Certain Aluminum clusters appear to superconduct at 200K

Martin Jarrold,Indiana University in Bloomington, is claiming to have found evidence of superconductivity in aluminium nanoclusters at 200 K. Two years ago Yuri Ovchinnikov at the Landau Institute for Theoretical Physics in Moscow and Vladimir Kresin at the Lawrence Berkeley Laboratory in California predicted that metal nanoclusters with exactly the right number of delocalised electrons (a few hundred or so) could become strong superconductors. Hopefully this leads to other materials that work at high temperature and which can be incorporated into products and applications.

Physicists require three unambiguous and repeatable lines of evidence. The first is obviously zero electrical resistance. The second is the Meisner effect in which the superconductor reflects an external magnetic field. And finally there must be evidence of a superconducting phase transition, such as a jump in the material’s heat capacity when superconductivity occurs.

What Jarrold’s team have measured is the last effect–a massive change in an individual nanocluster’s heat capacity at 200 K.

In other superconducting news: Researchers found that atomic areas where electrons were strongly repulsive when at non-superconducting high temperatures were where there was the strongest connections when superconducting at low temperatures. [Important for developing better theories and hopefully guiding experimentation.]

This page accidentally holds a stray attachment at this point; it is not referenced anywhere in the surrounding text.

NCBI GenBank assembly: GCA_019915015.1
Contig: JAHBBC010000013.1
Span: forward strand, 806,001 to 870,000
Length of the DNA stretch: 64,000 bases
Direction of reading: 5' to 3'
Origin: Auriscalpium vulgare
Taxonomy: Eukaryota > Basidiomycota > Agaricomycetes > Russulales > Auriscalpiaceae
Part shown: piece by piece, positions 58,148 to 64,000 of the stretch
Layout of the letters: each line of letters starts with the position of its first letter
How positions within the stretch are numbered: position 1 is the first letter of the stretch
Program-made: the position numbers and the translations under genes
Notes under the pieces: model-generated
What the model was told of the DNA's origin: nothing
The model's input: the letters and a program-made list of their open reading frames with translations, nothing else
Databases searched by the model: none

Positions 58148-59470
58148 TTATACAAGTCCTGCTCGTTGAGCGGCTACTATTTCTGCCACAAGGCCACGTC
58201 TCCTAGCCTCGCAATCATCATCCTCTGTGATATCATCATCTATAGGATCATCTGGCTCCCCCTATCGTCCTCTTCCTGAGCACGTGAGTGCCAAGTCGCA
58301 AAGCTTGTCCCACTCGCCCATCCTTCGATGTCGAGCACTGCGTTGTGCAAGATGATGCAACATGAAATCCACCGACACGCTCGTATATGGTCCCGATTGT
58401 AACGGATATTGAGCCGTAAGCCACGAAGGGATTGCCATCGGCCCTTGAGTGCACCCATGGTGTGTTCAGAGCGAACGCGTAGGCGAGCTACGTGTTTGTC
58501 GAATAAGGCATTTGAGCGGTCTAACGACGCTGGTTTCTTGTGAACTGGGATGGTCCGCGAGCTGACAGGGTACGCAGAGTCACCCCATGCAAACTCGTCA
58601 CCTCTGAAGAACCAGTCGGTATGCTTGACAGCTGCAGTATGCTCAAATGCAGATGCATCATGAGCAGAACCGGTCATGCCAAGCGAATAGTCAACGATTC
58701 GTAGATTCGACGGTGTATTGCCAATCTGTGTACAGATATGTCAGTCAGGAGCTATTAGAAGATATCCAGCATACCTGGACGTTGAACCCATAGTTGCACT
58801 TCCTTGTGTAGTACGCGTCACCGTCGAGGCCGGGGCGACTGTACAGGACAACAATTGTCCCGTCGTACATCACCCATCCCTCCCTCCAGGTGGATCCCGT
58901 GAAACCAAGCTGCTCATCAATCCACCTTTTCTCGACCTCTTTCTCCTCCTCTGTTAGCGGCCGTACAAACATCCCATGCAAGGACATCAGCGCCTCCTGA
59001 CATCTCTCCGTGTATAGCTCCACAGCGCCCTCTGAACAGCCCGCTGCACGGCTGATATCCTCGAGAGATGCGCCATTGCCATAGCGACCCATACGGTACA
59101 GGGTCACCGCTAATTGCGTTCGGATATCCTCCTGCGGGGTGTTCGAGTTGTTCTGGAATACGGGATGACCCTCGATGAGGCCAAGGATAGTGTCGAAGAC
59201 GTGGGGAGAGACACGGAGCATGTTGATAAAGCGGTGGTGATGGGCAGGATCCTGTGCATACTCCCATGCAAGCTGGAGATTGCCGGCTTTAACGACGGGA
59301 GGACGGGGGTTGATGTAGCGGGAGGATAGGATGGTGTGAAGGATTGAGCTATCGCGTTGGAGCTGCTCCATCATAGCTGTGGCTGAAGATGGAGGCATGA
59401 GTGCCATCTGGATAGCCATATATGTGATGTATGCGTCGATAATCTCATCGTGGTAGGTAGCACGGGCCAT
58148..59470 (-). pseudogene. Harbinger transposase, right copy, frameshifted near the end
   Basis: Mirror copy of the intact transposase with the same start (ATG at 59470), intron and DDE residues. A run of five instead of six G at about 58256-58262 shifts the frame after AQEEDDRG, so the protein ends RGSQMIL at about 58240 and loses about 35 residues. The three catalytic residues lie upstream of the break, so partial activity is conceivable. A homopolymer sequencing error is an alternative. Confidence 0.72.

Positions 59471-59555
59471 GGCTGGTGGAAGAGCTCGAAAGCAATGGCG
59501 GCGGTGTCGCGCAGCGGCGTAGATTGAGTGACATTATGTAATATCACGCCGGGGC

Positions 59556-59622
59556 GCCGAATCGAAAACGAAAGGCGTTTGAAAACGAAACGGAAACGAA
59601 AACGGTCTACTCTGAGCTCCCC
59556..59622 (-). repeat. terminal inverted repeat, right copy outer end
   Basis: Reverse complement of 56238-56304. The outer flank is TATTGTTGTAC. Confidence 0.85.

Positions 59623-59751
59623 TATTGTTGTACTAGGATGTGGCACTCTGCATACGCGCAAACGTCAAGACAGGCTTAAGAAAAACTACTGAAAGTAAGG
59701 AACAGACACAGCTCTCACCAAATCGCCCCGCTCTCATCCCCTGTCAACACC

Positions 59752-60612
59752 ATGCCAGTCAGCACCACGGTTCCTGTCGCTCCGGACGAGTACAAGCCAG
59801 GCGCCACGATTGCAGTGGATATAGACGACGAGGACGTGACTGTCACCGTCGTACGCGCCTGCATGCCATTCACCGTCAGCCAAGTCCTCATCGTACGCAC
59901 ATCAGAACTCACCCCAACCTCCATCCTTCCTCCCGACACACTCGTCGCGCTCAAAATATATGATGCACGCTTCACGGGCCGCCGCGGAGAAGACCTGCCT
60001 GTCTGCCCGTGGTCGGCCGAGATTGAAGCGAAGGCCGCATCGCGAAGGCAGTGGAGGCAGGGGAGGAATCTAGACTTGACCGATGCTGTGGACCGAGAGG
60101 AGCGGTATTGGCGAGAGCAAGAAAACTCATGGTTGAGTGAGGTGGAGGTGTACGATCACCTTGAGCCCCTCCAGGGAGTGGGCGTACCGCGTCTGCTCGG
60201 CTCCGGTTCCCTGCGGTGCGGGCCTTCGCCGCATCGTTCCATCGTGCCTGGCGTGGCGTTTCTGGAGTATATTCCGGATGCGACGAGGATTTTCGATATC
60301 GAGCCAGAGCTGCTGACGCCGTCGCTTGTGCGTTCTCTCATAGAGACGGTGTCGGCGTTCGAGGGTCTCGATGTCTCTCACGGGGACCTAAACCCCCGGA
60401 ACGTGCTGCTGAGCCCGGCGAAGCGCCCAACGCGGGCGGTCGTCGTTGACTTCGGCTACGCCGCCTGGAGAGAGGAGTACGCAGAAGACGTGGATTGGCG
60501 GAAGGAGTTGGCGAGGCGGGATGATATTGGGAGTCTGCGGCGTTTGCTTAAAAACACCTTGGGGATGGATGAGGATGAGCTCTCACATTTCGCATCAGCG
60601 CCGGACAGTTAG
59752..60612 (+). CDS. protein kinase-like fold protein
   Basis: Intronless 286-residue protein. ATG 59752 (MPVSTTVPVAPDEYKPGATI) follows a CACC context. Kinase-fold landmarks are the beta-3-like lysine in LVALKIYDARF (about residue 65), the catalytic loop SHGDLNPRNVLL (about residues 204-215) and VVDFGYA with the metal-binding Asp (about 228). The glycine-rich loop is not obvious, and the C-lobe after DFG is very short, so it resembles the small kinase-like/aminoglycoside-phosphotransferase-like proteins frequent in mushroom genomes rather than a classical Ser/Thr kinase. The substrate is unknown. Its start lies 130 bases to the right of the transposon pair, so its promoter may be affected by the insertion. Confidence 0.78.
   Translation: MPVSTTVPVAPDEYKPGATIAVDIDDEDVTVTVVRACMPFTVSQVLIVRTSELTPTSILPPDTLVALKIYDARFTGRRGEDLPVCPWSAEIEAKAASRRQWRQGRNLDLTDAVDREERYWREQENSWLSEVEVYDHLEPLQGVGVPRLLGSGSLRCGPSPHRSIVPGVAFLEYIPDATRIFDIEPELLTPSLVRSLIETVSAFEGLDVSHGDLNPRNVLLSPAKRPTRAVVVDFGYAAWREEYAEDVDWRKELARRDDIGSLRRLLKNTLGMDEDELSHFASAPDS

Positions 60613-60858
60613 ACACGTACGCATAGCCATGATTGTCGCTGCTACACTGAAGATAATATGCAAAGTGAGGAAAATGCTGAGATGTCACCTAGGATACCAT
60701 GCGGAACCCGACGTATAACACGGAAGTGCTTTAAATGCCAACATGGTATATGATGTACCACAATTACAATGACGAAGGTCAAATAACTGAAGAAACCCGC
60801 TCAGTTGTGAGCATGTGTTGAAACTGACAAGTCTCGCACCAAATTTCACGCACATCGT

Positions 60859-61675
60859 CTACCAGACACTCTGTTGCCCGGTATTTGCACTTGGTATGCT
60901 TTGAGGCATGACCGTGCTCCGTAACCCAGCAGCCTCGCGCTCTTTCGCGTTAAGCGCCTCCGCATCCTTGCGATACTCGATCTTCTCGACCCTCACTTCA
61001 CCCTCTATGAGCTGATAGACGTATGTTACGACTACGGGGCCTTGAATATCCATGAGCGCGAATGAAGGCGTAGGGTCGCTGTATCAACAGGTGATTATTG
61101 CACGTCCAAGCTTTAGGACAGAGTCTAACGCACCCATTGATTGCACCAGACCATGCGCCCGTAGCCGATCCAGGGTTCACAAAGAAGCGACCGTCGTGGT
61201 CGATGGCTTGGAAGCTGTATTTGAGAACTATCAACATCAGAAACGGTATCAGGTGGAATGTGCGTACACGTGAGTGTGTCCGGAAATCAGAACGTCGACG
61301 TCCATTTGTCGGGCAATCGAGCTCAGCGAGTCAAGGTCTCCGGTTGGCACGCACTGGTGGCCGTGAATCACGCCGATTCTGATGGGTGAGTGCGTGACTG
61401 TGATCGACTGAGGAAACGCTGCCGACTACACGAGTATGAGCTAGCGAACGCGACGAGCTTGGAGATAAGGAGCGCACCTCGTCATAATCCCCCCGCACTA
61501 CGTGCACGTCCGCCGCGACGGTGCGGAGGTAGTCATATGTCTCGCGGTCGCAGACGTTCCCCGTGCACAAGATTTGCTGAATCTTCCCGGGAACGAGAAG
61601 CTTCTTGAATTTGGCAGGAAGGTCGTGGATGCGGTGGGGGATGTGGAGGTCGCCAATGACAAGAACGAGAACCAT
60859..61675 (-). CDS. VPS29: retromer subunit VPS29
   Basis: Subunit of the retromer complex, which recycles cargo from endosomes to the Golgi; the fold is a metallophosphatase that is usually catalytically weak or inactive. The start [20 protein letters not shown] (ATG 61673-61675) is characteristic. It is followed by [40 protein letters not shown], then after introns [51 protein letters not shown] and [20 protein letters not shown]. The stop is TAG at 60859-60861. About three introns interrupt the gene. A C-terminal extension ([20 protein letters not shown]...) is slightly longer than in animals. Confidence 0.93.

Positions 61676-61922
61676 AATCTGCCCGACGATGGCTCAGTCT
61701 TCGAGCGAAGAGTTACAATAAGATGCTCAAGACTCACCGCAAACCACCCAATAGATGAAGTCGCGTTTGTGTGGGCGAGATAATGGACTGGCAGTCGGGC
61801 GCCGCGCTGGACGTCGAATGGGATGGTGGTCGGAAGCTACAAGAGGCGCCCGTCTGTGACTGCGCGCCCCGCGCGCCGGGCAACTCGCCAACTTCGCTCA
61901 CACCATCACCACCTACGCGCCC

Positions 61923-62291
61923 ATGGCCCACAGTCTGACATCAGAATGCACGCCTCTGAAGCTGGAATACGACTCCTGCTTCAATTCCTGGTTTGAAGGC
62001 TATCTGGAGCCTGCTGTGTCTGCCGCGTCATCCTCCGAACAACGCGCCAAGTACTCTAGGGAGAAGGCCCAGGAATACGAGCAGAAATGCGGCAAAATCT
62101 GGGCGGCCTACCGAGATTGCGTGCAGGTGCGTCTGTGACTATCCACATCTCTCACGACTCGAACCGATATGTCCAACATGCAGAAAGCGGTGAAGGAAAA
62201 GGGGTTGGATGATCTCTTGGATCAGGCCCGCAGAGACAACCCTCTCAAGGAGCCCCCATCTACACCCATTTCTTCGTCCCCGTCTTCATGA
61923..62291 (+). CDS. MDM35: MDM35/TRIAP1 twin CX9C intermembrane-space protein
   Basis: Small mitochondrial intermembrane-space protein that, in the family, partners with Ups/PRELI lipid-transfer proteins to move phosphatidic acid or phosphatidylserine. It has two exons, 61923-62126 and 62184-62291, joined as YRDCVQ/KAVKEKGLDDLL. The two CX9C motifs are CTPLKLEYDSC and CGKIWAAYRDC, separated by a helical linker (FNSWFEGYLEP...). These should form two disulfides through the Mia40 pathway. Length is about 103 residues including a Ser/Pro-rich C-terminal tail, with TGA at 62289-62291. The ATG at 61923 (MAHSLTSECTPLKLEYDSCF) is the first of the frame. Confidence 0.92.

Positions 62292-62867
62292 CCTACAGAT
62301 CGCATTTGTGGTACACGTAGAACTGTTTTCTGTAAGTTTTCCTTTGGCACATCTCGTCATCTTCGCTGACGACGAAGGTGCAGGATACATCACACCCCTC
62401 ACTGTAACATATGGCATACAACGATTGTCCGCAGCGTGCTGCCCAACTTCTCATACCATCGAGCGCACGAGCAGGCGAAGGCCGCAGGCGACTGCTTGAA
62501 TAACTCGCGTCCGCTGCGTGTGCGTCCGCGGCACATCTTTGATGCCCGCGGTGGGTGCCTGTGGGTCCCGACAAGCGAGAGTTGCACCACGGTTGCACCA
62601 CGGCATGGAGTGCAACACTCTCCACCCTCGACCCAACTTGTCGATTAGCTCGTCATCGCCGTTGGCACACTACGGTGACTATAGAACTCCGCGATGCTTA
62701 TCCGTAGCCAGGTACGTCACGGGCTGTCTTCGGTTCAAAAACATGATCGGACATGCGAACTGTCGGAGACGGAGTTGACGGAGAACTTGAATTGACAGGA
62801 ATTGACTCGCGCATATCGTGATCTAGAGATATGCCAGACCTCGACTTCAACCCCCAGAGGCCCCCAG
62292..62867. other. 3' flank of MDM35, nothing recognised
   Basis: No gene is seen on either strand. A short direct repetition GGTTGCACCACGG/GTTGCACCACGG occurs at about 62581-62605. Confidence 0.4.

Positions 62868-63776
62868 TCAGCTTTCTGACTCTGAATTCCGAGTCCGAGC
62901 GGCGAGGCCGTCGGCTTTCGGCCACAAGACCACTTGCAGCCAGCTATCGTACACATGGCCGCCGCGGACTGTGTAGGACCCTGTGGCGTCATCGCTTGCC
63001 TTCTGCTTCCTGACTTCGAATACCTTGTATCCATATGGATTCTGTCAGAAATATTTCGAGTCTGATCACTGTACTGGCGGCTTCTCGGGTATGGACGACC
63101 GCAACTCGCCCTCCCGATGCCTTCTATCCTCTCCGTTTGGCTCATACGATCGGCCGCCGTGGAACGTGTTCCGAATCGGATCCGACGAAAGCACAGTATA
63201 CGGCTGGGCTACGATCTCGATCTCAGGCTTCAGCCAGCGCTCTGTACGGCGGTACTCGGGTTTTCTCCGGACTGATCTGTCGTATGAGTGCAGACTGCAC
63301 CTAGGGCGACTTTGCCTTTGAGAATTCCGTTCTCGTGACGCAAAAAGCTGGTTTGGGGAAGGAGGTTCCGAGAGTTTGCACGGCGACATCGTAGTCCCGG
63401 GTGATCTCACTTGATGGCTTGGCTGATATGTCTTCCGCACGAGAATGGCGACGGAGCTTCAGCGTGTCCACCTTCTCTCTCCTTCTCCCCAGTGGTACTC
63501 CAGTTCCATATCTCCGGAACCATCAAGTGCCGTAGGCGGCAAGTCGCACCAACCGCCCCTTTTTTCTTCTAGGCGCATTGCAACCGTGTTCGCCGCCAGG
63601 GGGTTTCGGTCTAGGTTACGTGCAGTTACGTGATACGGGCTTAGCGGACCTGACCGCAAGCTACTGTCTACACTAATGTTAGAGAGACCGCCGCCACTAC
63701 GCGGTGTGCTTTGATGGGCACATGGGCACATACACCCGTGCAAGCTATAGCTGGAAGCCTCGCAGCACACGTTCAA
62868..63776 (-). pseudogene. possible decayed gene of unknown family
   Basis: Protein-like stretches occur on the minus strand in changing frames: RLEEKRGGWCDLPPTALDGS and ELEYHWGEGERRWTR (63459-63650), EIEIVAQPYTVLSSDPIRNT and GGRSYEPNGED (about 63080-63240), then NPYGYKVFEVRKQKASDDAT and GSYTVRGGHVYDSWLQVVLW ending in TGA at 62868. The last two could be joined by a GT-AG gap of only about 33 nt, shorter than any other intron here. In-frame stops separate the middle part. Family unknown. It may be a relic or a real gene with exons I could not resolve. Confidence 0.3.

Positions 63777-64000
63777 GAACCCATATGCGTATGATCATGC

They found that atomic locations of the sample in which electrons show signs of stronger repulsion for each other — at very high temperature — formed the strongest bonded pairs of electrons at low temperatures. This observation runs contrary to the behavior of electrons in low-temperature superconducting materials, in which electron-electron repulsion is not conducive to electron pairing up and superconductivity.

They found that when the samples were heated up to very high temperatures at which electrons no longer paired up, the electrons that had been superconducting at colder temperatures exhibited unique quantum properties at warmer temperatures indicating they possessed extremely strong repulsive forces.

Evidence for High Tc Superconducting Transitions in Isolated Al45 and Al47 Nanoclusters

Superconductance has been seen at 185K

There was the new class of highly pressurized silane superconductors which could have potential.

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